The term E-business was initially used by IBM in 1997. In order to allow more types of business on the web created the term E-Business. But we generally happen to have the term E-Commerce more frequently. Actually, E-commerce is  only one aspect of E-Business. E-business is about using the convenience,  availability and world-wide reach to enhance existing businesses or creating new virtual business. As defined by IBM, “E-Business is a secure, flexible
and integrated approach to deliver differentiated business value by combining the systems and processes that run core business operations with the simplicity and reach made possible by Internet technology. In other words, when the resources of traditional information systems are  combined with the vast reach of the Web and connect critical business  system directly to critical business constituencies – customers, employees  and suppliers via Intranets, Extranets and the Internet.

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Linux and NetBSD

The two operating systems are generally very similar, but they have some important differences:
Linux behaves more like System V UNIX, while NetBSD is more similar to the Berkeley flavors of UNIX.  From an end user perspective, Linux tends to support more and newer hardware, and tends to have a larger share of users.  NetBSD tends to support less new hardware, but its support for existing hardware is always very solid.  Linux comes in several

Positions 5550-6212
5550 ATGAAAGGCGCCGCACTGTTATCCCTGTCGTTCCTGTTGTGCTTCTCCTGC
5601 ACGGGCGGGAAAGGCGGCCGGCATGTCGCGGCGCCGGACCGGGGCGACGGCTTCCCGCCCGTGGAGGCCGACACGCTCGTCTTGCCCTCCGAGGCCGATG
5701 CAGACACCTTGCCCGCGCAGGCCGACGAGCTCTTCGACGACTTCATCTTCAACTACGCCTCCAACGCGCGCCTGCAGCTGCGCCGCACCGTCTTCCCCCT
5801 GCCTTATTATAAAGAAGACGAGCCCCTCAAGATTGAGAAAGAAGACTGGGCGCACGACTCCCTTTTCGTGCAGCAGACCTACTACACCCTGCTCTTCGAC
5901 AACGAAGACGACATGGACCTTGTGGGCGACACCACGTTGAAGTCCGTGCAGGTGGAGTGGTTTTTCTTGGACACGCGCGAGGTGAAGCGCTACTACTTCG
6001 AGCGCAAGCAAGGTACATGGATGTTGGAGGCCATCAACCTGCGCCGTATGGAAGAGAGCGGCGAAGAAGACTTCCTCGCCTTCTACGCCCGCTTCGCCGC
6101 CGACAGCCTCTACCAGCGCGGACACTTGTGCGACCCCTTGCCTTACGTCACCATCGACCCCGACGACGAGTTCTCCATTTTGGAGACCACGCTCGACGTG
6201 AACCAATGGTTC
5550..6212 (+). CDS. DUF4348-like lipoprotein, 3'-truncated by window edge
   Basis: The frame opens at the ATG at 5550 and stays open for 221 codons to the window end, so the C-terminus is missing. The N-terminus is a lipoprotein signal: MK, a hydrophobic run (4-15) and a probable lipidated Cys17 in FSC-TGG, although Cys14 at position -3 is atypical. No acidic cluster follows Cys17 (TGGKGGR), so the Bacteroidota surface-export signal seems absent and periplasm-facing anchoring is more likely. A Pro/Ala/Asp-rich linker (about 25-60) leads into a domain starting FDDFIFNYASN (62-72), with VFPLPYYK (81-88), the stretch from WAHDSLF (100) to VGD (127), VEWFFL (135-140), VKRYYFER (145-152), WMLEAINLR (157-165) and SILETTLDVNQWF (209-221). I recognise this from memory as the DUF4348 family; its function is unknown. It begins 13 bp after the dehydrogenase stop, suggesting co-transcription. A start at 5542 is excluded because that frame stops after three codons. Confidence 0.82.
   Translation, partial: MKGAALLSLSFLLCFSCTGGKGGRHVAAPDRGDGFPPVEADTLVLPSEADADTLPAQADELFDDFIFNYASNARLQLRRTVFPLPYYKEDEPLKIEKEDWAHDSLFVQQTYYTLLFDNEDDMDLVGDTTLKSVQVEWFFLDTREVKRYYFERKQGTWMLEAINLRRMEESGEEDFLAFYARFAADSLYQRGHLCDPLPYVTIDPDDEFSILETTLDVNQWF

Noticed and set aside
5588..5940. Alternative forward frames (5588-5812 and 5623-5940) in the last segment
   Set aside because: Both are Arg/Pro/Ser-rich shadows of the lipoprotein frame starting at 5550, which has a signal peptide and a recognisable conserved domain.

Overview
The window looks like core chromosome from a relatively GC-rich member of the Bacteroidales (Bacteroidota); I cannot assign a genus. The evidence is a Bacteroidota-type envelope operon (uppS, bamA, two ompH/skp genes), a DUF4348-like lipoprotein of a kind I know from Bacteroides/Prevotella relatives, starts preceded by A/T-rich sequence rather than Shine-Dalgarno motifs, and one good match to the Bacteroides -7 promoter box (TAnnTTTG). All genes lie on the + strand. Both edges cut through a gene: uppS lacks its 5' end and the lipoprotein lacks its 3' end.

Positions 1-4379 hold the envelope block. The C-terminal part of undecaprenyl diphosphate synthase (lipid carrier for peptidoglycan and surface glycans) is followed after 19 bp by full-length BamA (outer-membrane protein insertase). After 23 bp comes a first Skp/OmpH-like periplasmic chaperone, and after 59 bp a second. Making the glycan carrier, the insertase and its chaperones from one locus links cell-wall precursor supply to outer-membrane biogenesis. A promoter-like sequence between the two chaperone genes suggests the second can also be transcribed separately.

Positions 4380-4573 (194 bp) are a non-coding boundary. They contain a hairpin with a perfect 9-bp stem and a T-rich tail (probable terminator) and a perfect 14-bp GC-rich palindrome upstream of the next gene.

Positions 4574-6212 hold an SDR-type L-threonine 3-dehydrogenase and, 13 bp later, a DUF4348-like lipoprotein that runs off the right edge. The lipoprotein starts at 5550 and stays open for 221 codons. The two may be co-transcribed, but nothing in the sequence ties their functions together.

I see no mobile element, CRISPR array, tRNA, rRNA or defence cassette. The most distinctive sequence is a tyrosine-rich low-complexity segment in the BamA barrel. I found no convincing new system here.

distributions from different groups such as RedHat, Debian, Caldera, and Slackware, whereas NetBSD has only one distribution. Continue reading Linux and NetBSD

DNS Quickie

DNS Quickie 

The nameserver is a program that matches an IP address say ( to a hostname say (test.linuxnepal.com.np). It also provides for matching in the opposite direction as well, informing you that the machine that has the address is called test.linuxnepal.com.np.

To setup the Domain Name Server, following files and directories have to be handled.

1. /etc/resolv.conf (File) 

2. /etc/named.conf (File) 

3. /var/named (Directory) 

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